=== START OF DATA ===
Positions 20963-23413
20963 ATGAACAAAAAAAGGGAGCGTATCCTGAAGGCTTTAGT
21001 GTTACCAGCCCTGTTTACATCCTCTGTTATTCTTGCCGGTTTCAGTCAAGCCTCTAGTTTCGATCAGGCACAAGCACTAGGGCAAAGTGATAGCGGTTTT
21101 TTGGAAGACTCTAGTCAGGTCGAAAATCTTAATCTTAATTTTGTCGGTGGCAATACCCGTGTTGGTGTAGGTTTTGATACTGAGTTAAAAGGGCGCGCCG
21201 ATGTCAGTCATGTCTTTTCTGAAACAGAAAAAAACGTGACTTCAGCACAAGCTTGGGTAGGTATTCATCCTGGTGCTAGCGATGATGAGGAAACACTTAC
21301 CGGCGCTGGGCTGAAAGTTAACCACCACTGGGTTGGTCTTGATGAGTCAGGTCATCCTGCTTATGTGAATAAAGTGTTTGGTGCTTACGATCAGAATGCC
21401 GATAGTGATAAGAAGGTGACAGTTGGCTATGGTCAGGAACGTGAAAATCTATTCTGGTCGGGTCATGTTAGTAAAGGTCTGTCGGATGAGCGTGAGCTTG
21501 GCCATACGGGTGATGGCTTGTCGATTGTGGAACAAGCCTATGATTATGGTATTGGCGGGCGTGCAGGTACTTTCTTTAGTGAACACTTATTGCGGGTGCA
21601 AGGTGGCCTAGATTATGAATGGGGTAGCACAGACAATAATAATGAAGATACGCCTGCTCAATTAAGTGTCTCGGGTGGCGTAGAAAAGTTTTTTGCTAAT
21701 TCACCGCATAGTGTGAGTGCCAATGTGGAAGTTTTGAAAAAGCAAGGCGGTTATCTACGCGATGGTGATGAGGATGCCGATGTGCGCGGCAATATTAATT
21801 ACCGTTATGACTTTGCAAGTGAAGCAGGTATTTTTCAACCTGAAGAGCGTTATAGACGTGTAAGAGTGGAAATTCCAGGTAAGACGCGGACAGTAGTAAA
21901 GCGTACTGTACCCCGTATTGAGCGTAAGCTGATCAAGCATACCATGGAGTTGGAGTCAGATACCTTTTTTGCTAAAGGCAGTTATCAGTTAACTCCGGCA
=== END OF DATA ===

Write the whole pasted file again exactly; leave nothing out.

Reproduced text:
Positions 20963-23413
20963 ATGAACAAAAAAAGGGAGCGTATCCTGAAGGCTTTAGT
21001 GTTACCAGCCCTGTTTACATCCTCTGTTATTCTTGCCGGTTTCAGTCAAGCCTCTAGTTTCGATCAGGCACAAGCACTAGGGCAAAGTGATAGCGGTTTT
21101 TTGGAAGACTCTAGTCAGGTCGAAAATCTTAATCTTAATTTTGTCGGTGGCAATACCCGTGTTGGTGTAGGTTTTGATACTGAGTTAAAAGGGCGCGCCG
21201 ATGTCAGTCATGTCTTTTCTGAAACAGAAAAAAACGTGACTTCAGCACAAGCTTGGGTAGGTATTCATCCTGGTGCTAGCGATGATGAGGAAACACTTAC
21301 CGGCGCTGGGCTGAAAGTTAACCACCACTGGGTTGGTCTTGATGAGTCAGGTCATCCTGCTTATGTGAATAAAGTGTTTGGTGCTTACGATCAGAATGCC
21401 GATAGTGATAAGAAGGTGACAGTTGGCTATGGTCAGGAACGTGAAAATCTATTCTGGTCGGGTCATGTTAGTAAAGGTCTGTCGGATGAGCGTGAGCTTG
21501 GCCATACGGGTGATGGCTTGTCGATTGTGGAACAAGCCTATGATTATGGTATTGGCGGGCGTGCAGGTACTTTCTTTAGTGAACACTTATTGCGGGTGCA
21601 AGGTGGCCTAGATTATGAATGGGGTAGCACAGACAATAATAATGAAGATACGCCTGCTCAATTAAGTGTCTCGGGTGGCGTAGAAAAGTTTTTTGCTAAT
21701 TCACCGCATAGTGTGAGTGCCAATGTGGAAGTTTTGAAAAAGCAAGGCGGTTATCTACGCGATGGTGATGAGGATGCCGATGTGCGCGGCAATATTAATT
21801 ACCGTTATGACTTTGCAAGTGAAGCAGGTATTTTTCAACCTGAAGAGCGTTATAGACGTGTAAGAGTGGAAATTCCAGGTAAGACGCGGACAGTAGTAAA
21901 GCGTACTGTACCCCGTATTGAGCGTAAGCTGATCAAGCATACCATGGAGTTGGAGTCAGATACCTTTTTTGCTAAAGGCAGTTATCAGTTAACTCCGGCA